Gender

Renowned Feminist Scholar Gita Sen Wins Dan David Prize

Among many other roles and responsibilities that Sen shoulders, she is director of the Ramalingaswami Centre on Equity and Social Determinants of Health.

New Delhi: Feminist scholar and activist Gita Sen has won the prestigious Dan David Prize for her expansive work in the fields of population policies, reproductive and sexual health, women’s rights, poverty, labour markets and global governance.

The Dan David Prize annually awards three prizes of $1 million each to globally inspiring individuals and organisations. It is endowed by the Dan David Foundation and headquartered at Tel Aviv University.

Its official website says that it recognises and encourages innovative and interdisciplinary research that cuts across traditional boundaries and paradigms.

Sen is the director of the Ramalingaswami Centre on Equity and Social Determinants of Health at the Public Health Foundation of India.

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She has combined her 35 years of academic career with policy advocacy and activism, helping to shape the global paradigm shift on population and development.

“Her innovative research on disadvantaged populations in low income rural settings, together with her mentorship of young scholars and advocates, has made a significant impact on the field,” a press release from the Dan David Foundation headquartered at Tel Aviv University said.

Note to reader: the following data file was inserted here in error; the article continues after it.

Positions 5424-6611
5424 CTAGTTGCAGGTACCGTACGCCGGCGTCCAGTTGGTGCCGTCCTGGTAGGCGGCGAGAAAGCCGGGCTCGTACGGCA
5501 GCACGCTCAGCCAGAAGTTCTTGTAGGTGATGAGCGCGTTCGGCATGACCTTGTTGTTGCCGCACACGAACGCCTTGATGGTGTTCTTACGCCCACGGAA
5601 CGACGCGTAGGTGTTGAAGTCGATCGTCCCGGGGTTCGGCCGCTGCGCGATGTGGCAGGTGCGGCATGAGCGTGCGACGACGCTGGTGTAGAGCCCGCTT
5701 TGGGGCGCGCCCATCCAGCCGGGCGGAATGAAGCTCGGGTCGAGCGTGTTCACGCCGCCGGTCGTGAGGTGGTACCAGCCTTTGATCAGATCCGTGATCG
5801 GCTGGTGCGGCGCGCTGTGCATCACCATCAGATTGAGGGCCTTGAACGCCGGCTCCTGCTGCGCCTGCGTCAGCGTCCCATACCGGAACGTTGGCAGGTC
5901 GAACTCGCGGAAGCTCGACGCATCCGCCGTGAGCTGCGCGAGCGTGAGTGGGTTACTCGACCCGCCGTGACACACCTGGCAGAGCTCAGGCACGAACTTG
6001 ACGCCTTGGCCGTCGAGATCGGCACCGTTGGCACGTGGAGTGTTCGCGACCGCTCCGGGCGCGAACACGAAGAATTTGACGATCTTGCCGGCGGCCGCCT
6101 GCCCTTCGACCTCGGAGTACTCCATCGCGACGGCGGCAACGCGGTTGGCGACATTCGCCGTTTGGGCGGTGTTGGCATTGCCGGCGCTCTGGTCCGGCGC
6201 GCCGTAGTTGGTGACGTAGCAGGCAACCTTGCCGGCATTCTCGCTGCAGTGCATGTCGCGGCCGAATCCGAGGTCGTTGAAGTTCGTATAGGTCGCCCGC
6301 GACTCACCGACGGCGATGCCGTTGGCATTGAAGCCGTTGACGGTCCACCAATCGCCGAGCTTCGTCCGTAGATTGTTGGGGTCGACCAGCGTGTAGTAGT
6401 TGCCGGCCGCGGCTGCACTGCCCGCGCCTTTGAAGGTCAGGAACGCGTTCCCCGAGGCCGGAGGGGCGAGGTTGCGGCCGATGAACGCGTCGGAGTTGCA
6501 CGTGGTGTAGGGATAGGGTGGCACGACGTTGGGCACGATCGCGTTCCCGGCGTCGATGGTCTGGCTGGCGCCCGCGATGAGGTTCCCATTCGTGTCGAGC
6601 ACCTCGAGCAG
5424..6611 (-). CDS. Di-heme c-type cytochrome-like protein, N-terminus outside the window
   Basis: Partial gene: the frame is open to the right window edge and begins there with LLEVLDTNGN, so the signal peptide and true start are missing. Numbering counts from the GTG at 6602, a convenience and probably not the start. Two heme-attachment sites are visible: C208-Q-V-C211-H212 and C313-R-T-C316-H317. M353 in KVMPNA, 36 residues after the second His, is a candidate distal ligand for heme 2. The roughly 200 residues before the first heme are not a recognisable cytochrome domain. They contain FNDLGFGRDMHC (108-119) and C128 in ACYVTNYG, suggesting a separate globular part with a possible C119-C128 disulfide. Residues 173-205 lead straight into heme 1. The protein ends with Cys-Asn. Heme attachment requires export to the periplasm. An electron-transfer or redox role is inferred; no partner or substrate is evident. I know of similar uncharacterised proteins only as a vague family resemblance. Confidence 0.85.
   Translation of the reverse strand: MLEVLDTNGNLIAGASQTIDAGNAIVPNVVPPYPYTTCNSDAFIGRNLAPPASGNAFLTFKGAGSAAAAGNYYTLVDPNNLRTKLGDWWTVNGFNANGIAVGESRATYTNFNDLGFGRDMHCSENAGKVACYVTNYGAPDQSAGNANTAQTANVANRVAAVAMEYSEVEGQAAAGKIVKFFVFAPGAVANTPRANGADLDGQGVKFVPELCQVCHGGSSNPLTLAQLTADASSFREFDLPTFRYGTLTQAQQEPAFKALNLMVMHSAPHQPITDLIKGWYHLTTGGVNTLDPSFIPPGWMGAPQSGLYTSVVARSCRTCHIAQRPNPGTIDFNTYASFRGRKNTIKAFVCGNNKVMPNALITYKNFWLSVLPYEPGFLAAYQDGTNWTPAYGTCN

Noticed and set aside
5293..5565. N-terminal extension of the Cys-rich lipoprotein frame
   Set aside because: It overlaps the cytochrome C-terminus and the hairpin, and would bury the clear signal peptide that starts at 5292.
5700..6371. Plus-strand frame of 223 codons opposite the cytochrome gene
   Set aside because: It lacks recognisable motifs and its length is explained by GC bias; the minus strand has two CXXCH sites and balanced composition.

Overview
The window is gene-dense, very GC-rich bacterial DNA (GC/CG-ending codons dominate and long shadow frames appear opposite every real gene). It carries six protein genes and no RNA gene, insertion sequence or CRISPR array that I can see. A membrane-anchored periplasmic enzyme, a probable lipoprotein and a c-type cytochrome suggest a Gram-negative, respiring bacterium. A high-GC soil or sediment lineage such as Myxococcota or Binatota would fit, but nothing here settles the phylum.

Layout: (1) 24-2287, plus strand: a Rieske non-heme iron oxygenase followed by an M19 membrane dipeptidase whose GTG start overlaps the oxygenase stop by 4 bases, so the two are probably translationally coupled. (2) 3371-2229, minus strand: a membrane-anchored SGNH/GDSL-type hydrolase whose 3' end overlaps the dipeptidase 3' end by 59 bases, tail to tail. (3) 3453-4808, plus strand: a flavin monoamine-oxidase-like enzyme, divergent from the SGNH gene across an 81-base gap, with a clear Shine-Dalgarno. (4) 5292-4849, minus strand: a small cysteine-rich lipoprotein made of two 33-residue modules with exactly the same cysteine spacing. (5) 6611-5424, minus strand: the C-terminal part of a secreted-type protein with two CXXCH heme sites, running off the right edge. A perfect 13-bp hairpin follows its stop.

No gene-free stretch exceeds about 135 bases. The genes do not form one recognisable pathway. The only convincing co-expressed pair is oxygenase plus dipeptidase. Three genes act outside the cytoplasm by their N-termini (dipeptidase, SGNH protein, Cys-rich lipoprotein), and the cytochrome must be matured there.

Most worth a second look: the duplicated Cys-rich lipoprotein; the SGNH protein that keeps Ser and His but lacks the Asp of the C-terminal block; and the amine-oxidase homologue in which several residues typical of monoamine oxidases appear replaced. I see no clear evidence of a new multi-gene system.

The fields chosen for honouring contributions in the three categories this year are cultural preservation and revival (past category), gender equality (present category), and artificial intelligence (future category).

Sen will be splitting the $1 million prize in the present category for this year with Debora Diniz who is the deputy director of the rights and justice unit for the International Planned Parenthood Federation-Western Hemisphere Region.

Sen holds a doctoral degree in economics from the Stanford University. She is an adjunct professor of global health and population at Harvard University and has been a professor of public policy at the Indian Institute of Management in Bengaluru.

She also serves as the general coordinator of the Development Alternatives with Women for a New Era, of which she is a founding member and has worked with the United Nations in several capacities. She serves on the Scientific and Technical Advisory group for the WHO’s Department of Reproductive Health and Research.

(With PTI inputs)